Math 241 Calculus, part IV: This is an undergraduate course where we study the physical background, mathematical techniques and numerical methods related to the heat equation, the wave equation and Laplace’s equation. If time permits, we also perform some numerical computations related to these physical models. This course is typically offered in both the Fall and Spring semesters.
Math 290 Undergraduate Research in Mathematics: In this course, students will do a research project on a topic of current interest in mathematics. They will also write a report subject to revision and give an oral presentation of their work. The projects to be selected from are drawn from many areas of mathematics including dynamical systems, number theory, fluid mechanics, geometry, optimization and probability. This course is typically offered in the Spring semester.
Math 320 Computer Methods in Mathematical Sciences: This is an undergraduate course where we will write programs in MATLAB to solve problems in numerical integration, equation solving, linear algebra and differential equations. We will also study theoretical and computational aspects of the methods along with error analysis. Prior programming experience will be helpful but isn’t necessary. This course is typically offered in the Fall semester.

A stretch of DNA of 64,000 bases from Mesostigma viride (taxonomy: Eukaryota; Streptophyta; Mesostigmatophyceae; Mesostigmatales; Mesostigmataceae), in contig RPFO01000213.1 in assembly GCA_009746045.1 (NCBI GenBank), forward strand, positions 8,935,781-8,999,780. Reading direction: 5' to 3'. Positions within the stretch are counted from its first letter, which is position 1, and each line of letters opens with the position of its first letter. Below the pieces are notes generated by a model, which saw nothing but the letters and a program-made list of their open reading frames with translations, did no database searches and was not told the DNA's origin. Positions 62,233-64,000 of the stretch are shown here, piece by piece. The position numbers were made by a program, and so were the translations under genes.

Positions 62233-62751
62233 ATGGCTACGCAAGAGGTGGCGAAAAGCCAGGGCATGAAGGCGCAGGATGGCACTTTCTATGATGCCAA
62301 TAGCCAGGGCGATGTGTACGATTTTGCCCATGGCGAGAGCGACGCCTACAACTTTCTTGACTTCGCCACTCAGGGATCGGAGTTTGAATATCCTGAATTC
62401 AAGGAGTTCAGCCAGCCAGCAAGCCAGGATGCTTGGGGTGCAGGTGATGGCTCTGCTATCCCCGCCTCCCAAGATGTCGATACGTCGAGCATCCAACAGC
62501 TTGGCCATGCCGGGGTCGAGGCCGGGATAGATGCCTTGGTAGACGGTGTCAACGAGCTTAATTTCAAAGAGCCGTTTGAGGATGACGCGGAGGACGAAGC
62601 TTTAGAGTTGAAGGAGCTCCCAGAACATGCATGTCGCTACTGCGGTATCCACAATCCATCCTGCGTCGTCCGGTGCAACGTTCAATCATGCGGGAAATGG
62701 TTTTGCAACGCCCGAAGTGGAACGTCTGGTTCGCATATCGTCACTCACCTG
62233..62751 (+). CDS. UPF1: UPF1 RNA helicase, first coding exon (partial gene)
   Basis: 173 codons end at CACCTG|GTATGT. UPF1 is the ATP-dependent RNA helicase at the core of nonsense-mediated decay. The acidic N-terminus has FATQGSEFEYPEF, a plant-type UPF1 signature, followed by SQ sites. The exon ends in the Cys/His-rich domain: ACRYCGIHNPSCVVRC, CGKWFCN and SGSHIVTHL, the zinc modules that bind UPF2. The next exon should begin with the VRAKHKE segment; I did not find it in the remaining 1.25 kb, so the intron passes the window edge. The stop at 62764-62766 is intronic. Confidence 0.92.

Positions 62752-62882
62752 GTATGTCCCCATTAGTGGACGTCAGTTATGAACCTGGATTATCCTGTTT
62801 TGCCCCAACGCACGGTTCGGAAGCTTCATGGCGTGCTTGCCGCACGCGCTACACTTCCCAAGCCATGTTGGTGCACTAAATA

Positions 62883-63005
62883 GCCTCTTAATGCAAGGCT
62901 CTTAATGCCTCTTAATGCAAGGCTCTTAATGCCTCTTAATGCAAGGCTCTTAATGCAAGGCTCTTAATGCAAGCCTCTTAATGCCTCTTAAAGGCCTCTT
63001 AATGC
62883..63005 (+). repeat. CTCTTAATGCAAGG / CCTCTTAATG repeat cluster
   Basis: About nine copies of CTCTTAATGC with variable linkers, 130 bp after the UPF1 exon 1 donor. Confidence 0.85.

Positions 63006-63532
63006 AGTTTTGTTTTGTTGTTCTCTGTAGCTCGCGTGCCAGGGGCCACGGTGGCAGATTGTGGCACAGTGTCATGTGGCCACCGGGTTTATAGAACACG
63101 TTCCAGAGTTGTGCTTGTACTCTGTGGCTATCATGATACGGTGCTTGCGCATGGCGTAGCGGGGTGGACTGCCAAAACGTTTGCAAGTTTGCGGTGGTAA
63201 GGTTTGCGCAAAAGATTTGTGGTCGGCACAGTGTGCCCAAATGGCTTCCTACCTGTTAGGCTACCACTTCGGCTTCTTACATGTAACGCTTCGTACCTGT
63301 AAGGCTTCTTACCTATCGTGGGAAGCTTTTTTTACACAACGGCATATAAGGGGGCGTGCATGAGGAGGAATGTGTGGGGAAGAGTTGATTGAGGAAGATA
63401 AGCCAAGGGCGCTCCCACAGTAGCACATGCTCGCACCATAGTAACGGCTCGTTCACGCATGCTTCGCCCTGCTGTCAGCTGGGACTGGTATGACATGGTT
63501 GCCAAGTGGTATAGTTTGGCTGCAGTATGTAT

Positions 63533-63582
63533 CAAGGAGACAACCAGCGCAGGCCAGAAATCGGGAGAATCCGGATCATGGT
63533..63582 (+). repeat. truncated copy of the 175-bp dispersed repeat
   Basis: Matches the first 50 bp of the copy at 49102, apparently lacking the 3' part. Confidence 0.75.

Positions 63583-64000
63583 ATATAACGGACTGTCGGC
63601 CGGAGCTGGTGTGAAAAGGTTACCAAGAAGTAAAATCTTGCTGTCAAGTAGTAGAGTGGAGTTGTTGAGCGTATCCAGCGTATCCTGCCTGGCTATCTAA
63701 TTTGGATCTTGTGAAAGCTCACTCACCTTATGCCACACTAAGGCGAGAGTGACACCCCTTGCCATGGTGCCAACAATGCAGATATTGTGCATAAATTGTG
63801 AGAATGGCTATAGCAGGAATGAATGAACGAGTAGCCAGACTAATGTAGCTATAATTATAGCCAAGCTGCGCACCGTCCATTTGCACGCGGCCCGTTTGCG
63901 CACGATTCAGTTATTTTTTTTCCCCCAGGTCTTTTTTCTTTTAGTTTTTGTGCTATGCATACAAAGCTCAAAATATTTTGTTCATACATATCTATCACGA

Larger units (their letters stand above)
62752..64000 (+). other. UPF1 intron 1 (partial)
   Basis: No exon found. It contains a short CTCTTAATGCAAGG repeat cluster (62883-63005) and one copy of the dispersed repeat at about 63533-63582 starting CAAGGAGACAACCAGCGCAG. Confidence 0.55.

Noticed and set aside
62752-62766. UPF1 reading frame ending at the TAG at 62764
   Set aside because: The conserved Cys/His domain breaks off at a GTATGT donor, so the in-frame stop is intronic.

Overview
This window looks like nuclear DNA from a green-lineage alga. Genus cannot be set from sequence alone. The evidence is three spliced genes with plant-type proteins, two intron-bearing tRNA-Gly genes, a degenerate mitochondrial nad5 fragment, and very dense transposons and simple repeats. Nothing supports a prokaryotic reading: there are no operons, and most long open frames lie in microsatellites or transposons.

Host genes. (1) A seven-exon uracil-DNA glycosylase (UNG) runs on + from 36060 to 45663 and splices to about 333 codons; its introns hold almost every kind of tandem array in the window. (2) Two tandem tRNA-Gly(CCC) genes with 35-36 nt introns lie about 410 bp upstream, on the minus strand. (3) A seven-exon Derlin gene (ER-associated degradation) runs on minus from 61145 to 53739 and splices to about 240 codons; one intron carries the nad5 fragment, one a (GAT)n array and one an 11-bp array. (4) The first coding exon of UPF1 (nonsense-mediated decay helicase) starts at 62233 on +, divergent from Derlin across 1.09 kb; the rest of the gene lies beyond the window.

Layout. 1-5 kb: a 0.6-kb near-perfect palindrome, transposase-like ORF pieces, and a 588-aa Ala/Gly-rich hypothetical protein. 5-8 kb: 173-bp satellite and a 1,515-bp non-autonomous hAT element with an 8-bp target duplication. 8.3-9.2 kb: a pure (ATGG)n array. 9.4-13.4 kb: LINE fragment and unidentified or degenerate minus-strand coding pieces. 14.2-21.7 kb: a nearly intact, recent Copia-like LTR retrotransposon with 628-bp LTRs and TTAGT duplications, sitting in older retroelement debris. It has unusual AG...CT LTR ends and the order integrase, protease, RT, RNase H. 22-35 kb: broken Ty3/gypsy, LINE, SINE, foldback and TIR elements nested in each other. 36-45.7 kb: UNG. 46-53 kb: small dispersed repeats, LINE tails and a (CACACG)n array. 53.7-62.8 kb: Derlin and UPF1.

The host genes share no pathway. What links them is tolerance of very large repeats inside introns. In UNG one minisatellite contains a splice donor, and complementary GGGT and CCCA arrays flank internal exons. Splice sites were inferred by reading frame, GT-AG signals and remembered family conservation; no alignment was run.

Math 432 Game Theory: This course will be an introduction to game theory. Specifically, we will learn how to use mathematics to study various questions which arise when playing games between two players (tic-tac-toe, chomp, Nim, hex, go, chess, penalty kicks, military pursuit games, etc). We will also study ways that multiple self-interested agents interact. These situations arise when considering topics such as bargaining, fair division, auctions, voting, and network formation. Finally, we’ll identify some applications of these ideas in economics, business, biology, and the social sciences. This course is typically offered in the Fall semester.
Math 530 Mathematics of Finance: This an undergraduate/graduate course involving mathematical modeling in finance. The core material customarily involves the Black–Scholes option pricing model. However, we will usually discuss additional topics and students will write a paper based on another mathematical model in finance. This course is typically offered in the Spring semester.
Math 608/Math 609 Analysis I/Analysis II: This is a two-semester, graduate sequence in mathematical analysis. The first third of the course covers complex analysis (Cauchy’s theorem, meromorphic functions, singularities, entire functions, conformal mappings); the second third covers real analysis (measure theory, integration, product measures, Lebesgue-Nikodym theorem, differentiation of measures, BV functions); and the last third covers functional analysis (inner product spaces, normed linear spaces, Hahn-Banach theorem, open mapping and closed graph theorems, weak topologies and dual spaces, topological vector spaces, L^p spaces).
Math 644 Partial Differential Equations: This is a graduate course on theory for partial differential equations (PDE). We usually start with theory related to linear elliptic, parabolic and hyperbolic equations, and then move on to nonlinear PDE arising in the calculus of variations, gradient flows, and optimal control. Along the way, we will discuss connections to physics, optimization, engineering, and other areas of mathematics. This course is typically offered in the Fall semester.